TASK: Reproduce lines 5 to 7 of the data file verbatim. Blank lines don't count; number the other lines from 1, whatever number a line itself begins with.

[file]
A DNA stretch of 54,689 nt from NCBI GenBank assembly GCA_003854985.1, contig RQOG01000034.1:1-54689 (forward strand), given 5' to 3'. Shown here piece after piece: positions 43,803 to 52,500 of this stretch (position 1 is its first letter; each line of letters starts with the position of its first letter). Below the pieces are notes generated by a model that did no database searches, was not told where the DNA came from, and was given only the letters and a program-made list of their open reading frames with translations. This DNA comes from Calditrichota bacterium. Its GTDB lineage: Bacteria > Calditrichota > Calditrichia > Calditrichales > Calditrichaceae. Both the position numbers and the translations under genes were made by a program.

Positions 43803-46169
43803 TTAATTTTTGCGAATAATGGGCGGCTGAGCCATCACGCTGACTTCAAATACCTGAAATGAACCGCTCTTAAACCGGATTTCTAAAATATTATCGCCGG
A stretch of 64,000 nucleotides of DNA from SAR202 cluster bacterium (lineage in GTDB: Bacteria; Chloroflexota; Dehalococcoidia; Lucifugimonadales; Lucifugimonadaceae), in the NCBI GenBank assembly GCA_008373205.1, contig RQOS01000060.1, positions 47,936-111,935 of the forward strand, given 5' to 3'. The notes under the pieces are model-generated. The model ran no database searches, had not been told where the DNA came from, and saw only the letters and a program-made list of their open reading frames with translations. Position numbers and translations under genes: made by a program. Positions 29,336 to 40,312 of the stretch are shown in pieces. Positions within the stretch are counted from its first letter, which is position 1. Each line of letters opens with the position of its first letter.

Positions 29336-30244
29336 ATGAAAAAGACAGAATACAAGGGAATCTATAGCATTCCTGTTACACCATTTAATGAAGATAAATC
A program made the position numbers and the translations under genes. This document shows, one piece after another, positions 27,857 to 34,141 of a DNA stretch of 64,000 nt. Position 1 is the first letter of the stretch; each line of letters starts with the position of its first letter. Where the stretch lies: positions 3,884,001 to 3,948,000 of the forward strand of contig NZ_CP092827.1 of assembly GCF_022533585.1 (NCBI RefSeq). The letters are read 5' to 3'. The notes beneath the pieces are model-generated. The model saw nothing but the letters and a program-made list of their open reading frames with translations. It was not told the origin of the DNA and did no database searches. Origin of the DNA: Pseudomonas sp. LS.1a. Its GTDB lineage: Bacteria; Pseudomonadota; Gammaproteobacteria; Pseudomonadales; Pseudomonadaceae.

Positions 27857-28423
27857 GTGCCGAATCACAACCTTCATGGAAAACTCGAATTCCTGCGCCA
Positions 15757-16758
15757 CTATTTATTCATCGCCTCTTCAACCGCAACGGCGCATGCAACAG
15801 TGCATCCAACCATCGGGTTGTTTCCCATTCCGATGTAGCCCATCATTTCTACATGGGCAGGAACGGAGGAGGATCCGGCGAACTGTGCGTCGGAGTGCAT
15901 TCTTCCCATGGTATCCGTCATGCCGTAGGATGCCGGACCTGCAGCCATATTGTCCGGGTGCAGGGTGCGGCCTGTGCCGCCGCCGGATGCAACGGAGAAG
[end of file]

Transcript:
Positions 29336-30244
29336 ATGAAAAAGACAGAATACAAGGGAATCTATAGCATTCCTGTTACACCATTTAATGAAGATAAATC
A program made the position numbers and the translations under genes. This document shows, one piece after another, positions 27,857 to 34,141 of a DNA stretch of 64,000 nt. Position 1 is the first letter of the stretch; each line of letters starts with the position of its first letter. Where the stretch lies: positions 3,884,001 to 3,948,000 of the forward strand of contig NZ_CP092827.1 of assembly GCF_022533585.1 (NCBI RefSeq). The letters are read 5' to 3'. The notes beneath the pieces are model-generated. The model saw nothing but the letters and a program-made list of their open reading frames with translations. It was not told the origin of the DNA and did no database searches. Origin of the DNA: Pseudomonas sp. LS.1a. Its GTDB lineage: Bacteria; Pseudomonadota; Gammaproteobacteria; Pseudomonadales; Pseudomonadaceae.